As I mentioned in my last blog, during my trip to China last year, I visited a part of China which is actually Tibetan. Labrang Monastery at Xiahe is a very large and famous monastery. Below is a picture of it.
Prayer wheels are very important in Tibetan Buddhism and have been used for over 1,000 years. They contain printed prayers and when turned are believed to be beneficial to everyone in the world. Monasteries have very large prayer wheels which people turn. Each monastery has a different style of prayer wheel with intricate designs. This is a picture of two of the prayer wheels at the Labrang Monastery.
Most Tibetans have smaller prayer wheels in their own homes which they turn themselves. Below is a picture of an elderly Tibetan man a few miles from Labrang Monastery turning a small prayer wheel.
I purchased two small prayer wheels at a Labrang Monastery store [Items #185, #186 in Tibetan Objects]. Below is a picture of the monk wrapping up a prayer wheel that I bought. [He spoke English very well.]
Outside another monastery, a Tibetan man was wearing a prayer bracelet similar to Item #191 in Tibetan Objects. Items #192, 193 194 are smaller prayer bracelets.
In my next blog I’ll show some tankas being painted at a monastery near Xining.
Last year I took a trip to China to see a friend in Beijing and as I had seen most of the main tourist attractions in China on previous trips decided to make my main focus seeing some of the 1,500 year old Buddhist caves which I knew existed in this country. After doing some research, I decided to go to the north western provinces of Gansu and Qinghai. These provinces used to be part of Tibet, but were taken over by China in 1928. I was delighted to be able to see a part of Tibet without having to get an expensive visa and take an expensive tour, but felt sorry for the Tibetans having to live under Chinese rule.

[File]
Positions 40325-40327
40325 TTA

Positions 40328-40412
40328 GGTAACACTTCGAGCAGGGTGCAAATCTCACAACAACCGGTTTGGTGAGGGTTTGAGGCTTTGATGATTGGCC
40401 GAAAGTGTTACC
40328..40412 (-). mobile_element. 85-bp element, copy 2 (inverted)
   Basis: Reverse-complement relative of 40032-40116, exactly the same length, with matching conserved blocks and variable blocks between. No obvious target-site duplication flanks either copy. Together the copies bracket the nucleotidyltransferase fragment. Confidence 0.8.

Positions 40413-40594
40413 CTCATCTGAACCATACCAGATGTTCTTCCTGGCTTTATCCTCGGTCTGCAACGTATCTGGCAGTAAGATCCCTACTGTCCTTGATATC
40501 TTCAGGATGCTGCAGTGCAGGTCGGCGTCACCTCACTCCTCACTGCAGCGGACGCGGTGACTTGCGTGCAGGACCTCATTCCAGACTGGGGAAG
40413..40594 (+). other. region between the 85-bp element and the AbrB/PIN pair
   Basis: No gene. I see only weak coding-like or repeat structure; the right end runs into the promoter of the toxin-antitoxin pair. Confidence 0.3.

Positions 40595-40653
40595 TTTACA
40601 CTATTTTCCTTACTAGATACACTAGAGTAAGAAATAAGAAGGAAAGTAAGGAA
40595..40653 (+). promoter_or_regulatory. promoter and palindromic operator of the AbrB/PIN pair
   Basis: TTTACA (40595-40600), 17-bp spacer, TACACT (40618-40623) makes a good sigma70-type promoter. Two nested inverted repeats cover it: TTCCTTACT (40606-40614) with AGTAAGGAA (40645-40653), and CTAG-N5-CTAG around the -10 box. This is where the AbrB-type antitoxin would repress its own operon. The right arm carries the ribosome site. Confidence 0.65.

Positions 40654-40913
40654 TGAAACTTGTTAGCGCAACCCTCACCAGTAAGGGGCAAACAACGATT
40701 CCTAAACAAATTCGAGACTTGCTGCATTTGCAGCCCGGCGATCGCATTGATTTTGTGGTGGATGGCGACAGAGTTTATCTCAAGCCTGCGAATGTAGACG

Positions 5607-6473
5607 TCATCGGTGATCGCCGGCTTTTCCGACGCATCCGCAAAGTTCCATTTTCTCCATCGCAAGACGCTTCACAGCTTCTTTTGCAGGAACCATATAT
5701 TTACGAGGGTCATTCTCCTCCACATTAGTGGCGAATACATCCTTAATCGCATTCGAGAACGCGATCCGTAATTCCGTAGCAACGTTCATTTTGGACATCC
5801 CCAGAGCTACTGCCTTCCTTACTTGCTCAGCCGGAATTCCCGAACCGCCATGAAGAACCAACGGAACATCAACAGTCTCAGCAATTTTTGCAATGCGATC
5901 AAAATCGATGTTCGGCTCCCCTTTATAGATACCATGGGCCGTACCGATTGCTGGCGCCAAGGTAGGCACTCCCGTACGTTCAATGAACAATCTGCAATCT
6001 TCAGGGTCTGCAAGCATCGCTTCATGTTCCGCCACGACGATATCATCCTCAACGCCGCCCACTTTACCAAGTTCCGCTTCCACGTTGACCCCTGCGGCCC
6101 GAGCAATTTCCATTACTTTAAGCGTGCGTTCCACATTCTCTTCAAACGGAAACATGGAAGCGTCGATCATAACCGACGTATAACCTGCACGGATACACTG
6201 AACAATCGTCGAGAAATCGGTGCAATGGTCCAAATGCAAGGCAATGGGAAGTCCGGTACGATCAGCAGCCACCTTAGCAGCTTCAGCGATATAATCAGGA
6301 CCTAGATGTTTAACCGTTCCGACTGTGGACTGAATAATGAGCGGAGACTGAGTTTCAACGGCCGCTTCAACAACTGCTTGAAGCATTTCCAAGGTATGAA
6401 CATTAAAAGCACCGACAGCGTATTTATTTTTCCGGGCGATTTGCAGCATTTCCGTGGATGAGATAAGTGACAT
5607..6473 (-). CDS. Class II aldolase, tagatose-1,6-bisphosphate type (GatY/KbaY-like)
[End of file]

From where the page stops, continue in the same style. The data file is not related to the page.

The first monastery I saw was the very large and important Labrang Monastery in the town of Xiahe. It was founded in 1709 and belongs to the Yellow Hat sect which is the sect the Dali Lama heads. In fact I was quite surprised to see pictures of the Dali Lama in at least two of the monasteries I visited.
At present, Labrang Monastery has about 1,500 monks – some of whom speak very good English. I was lucky enough to see them gather for a prayer session. They arrived wearing or carrying their yellow hats, and sat on the steps outside the sanctuary. Before entering the temple, they took off their boots.
A number of Tibetans had waited on the other side or the square until the monks entered the temple and then rushed over to the entrance of the sanctuary. Many of them were carrying vassals full of yak butter. Being present at this event was a wonderful experience!
In the first picture, note the prayer beads the woman is wearing. If you check Tibetan Objects #187 -190, you will see that I have some prayer beads for sale.
– – – More about the Labrang Monastery and other monasteries in my next blog.